Sunbeam 1922 “3½ h.p. T.T. Sporting Model“ 492cc side valve frame # 06183 engine # 185/17367
After the Great War, Sunbeams first new design was a side valve of 77mm bore and 105.5mm stroke, known at the works as the ‘Longstroke’ to differentiate it from its short-stroke predecessor. The new engine made a fantastic impression at the 1921 French Grand Prix on July, 24 at the Circuit de la Sarthe near Le Mans.
The circuit length was about 17 km and the machines in the 250, 350 and 500cc classes, more than 40 in all, started at the same time.
The 500cc class had 26 competitors who had to do 18 laps and from lap three Sunbeam riders Alec Bennett and Tommy de la Hay were firmly in the lead.
Bennet won with an average speed of 59.9 mph (more than 95 kmh), 2 minutes in front of de la Haye.
For the 1922 model year a sports machine based on this successful racer was available to the public.
The Motor Cycle described it as follows in its issue of November 10th, 1921:
“One’s first impression of the new T.T. model conjures up the simile of the thoroughbred racehorse, as compared with the more robust hunter, to which the 1920 sports model approximates.
There is something of that “slimness” which suggests speed in the slightly lengthened frame.
The saddle position is lower, and the handle-bar, instead of being fixed at the head of the steering post, is carried on two brackets extending rearwards and downwards from the head clip.
Thus the handle-bar is actually lower than the top of the head tube, which is fitted with a cap.
The shape of the bar is particularly graceful, and’ the average rider will find on assuming a natural riding position that his hands drop on to the grips.
As before mentioned, the T.T. engine is a new design of the long-stroke type, the bore and stroke being 77 mm. and 105,5 mm. respectively (492 c.c), and the compression ratio rather higher than is usually the case.
The ports are designed to give an exceptionally big sweep, which brings both the induction and exhaust pipes lower down the cylinder than in the other models.
An aluminium single-ring piston is adopted, and this, in conjunction with the other light reciprocating parts, gives the engine remarkable acceleration.
The transmission is by chain through a close ratio Sunbeam gear box without kick-starter; but the little oil bath is only fitted to the primary drive.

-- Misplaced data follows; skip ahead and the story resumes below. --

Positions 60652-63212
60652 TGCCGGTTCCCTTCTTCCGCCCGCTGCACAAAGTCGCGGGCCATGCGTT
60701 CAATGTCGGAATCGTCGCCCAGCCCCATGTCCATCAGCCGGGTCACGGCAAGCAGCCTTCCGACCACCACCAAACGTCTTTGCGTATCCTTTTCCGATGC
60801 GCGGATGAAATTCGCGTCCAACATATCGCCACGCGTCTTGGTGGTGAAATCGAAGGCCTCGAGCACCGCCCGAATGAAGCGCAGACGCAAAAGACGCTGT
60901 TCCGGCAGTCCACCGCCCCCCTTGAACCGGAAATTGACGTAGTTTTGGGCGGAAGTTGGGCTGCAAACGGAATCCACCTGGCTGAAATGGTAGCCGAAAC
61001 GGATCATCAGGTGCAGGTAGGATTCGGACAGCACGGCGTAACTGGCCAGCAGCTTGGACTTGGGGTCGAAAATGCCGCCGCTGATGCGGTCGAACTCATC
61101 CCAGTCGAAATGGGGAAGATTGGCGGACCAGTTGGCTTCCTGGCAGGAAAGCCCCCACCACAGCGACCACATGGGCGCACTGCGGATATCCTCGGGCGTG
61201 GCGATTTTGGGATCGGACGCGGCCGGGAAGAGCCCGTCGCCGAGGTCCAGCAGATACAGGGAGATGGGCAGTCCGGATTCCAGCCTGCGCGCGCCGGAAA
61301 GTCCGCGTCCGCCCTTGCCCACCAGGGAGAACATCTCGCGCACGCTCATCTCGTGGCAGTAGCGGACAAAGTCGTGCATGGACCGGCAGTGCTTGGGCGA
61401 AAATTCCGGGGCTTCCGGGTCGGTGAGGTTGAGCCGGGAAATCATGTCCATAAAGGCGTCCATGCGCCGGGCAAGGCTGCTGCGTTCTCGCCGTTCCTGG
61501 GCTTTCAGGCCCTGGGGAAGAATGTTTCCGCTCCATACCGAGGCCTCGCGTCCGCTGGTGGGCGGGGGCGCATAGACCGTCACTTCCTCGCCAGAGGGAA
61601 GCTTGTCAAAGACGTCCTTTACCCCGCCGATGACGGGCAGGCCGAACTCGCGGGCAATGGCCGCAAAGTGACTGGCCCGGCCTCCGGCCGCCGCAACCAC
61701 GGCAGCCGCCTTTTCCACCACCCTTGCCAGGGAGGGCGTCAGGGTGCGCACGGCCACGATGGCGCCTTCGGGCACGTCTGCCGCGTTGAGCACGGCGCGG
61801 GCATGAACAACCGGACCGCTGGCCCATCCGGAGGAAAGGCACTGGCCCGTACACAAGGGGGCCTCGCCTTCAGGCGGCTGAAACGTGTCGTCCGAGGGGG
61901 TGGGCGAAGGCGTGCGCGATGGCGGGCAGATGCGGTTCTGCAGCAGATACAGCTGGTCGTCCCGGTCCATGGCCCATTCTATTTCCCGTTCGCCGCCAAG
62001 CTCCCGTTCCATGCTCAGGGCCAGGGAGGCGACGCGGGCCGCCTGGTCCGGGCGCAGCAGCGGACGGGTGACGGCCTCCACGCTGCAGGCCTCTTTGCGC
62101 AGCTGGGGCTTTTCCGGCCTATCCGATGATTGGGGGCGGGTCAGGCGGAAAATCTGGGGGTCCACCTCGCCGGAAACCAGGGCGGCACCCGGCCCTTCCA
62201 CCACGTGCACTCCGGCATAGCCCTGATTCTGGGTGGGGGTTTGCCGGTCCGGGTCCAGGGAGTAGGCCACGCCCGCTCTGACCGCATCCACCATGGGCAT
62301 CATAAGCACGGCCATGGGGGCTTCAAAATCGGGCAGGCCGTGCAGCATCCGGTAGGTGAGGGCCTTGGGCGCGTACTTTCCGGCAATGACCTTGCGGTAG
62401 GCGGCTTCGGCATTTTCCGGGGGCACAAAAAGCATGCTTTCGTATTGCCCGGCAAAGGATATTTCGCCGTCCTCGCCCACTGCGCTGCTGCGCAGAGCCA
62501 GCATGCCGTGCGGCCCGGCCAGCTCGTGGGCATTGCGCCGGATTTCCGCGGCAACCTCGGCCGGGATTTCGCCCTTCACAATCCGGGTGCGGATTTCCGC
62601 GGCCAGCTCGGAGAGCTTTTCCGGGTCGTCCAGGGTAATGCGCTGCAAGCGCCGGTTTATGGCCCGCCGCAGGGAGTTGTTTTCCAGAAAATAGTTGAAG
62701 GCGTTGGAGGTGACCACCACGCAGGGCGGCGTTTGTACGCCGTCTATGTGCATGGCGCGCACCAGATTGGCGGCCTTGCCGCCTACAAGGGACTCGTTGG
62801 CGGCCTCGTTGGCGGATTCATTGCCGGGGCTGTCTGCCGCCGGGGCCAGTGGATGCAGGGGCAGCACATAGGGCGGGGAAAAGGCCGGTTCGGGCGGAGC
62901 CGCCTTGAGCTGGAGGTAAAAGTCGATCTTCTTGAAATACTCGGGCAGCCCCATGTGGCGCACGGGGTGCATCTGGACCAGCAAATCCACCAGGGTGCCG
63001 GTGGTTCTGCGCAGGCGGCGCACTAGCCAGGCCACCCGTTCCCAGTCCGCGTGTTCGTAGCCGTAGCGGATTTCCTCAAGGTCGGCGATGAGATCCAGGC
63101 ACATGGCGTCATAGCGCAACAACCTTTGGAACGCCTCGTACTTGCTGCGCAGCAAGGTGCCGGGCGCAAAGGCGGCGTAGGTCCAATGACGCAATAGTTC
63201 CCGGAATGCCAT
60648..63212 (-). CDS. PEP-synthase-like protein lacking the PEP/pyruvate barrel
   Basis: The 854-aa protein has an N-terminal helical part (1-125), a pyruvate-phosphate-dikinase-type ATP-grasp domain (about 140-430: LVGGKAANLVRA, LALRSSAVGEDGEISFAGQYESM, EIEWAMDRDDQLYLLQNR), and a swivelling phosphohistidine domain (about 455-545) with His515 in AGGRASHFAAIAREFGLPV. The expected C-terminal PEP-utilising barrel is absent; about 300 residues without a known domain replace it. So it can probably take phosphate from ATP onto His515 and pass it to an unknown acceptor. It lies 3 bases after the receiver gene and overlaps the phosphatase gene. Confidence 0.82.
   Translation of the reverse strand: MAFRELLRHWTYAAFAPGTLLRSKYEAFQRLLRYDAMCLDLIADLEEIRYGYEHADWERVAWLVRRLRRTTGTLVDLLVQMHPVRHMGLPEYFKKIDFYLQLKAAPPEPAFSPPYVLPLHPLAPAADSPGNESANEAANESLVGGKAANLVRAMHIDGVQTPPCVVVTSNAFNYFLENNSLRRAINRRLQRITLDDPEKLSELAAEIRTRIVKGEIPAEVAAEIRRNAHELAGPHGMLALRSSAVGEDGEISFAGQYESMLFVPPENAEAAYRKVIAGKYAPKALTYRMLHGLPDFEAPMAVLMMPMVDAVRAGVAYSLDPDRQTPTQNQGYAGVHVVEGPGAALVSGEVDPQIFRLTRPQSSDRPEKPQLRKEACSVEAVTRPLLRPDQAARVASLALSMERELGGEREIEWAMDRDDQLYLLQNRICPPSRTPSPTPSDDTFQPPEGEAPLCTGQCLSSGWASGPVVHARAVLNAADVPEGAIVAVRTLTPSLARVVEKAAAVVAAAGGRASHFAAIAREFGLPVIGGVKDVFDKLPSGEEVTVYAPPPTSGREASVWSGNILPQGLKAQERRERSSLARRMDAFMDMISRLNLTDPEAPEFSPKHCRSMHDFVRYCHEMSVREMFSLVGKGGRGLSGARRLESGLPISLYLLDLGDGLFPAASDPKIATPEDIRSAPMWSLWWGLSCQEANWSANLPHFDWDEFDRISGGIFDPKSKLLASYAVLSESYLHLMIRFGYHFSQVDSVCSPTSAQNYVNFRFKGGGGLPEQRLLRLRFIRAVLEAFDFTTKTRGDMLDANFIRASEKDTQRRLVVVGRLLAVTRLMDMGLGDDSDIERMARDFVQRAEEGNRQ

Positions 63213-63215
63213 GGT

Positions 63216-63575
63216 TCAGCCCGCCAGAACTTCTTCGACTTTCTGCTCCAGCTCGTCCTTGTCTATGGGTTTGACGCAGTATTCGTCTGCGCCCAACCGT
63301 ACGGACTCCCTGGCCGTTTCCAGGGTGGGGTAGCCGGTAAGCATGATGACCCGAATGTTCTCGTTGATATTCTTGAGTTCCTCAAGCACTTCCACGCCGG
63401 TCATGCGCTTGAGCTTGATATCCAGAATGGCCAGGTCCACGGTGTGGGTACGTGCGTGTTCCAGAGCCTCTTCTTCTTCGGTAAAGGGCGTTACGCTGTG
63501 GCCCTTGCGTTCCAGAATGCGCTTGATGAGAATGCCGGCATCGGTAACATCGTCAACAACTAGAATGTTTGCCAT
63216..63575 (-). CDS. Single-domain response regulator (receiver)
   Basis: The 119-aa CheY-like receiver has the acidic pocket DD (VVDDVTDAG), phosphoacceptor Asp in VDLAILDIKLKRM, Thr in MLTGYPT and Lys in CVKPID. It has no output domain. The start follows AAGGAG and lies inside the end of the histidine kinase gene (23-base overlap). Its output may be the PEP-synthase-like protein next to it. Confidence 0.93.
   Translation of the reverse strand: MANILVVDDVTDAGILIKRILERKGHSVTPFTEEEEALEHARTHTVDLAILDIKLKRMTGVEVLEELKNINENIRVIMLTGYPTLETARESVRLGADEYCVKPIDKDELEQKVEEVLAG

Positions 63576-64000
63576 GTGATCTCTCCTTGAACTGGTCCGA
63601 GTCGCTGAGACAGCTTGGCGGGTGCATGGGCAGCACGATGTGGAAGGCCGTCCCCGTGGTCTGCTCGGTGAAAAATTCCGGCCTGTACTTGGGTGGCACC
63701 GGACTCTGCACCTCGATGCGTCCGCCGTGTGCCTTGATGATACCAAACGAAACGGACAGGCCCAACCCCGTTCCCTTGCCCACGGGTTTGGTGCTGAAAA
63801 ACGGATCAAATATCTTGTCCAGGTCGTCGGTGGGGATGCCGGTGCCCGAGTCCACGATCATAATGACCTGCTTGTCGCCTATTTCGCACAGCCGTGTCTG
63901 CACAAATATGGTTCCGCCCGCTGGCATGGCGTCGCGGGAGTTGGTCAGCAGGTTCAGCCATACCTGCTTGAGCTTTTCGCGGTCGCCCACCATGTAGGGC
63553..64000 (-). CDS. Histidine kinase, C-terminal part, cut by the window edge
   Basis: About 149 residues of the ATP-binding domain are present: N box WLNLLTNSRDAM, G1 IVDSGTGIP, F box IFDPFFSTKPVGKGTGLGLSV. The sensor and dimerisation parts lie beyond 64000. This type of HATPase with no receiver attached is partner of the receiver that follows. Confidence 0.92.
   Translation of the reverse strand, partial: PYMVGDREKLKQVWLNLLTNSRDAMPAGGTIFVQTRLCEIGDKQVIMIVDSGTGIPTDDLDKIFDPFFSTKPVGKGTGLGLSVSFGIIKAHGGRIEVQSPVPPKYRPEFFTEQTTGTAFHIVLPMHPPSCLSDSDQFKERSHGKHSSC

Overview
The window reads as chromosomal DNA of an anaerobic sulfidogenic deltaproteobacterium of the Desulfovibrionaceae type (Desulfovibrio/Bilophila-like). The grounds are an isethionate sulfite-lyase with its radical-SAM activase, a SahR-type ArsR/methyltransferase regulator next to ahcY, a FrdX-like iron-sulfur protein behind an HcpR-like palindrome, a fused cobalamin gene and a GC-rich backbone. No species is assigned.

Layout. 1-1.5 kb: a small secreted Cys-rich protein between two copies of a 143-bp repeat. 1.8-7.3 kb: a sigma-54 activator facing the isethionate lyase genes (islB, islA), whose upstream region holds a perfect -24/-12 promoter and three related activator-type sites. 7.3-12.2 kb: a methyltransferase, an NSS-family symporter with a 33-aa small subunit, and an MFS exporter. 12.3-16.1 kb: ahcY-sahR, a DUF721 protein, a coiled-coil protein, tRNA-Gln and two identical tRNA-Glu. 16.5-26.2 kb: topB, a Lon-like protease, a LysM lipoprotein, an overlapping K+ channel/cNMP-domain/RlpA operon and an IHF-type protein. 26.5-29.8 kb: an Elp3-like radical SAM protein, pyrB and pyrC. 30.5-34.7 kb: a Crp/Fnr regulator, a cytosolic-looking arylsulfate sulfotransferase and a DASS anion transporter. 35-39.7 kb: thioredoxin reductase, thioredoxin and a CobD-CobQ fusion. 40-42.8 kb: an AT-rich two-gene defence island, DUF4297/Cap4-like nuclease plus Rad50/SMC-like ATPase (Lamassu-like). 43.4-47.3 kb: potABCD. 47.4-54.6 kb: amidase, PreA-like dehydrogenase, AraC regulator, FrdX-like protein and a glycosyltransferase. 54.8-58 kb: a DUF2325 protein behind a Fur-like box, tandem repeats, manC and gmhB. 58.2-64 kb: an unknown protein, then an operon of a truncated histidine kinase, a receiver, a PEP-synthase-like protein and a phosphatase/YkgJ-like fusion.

The rear chain is being protected only by a light guard.
As before mentioned, no carrier is fitted, so a place has been found for the toolbag on the right side chain stay.
Another deviation from the design of the heavier models is that the drip-feed is omitted and a hand pump with two-way tap, which allows oil to be directed to the gear box or engine.
The mud-guarding is light, being minus valances, and, altogether, the machine is a true sporting mount.
It is capable of lapping Brooklands at 70 m.p.h., and is as flexible, as silent, and as docile as a modest tourist type.
This we demonstrated for ourselves one day last week, when we spent an afternoon trying both the new models among the hills around Bridgnorth.
At 25 m.p.h., this T.T. mount, which has a straight through pipe, is quieter than companion machines fitted with the standard Sunbeam silencer.”
The Longstroke, in its various guises, was in production for 17 years – the longest of any Sunbeam motorcycle.
The machine we present started life as XI 2327 in the Belfast area.
A Dutch enthusiast imported her in The Netherlands in the eighties and the former owner treasured the Sunbeam for about 30 years, keeping her in “oily rag” condition in his office.
The machine was ridden at certain occasions, but the overwhelming speed and acceleration (“100kph and lots of throttle left”) coupled to the early twenties brakes and the owner’s advancing age made riding it a thrilling event.
So it was decided to look for a new custodian.
Very special about this TT Sporting Model is its fabulous original condition.
The machine has never been restored and looks very purposeful with its low and long frame and simple but powerful engine.
She is fitted with an early mechanical oil pump – a type that Sunbeam experimented with in the early twenties- Bentley and Draper front fork stabilizers and Lucas acetylene front lighting.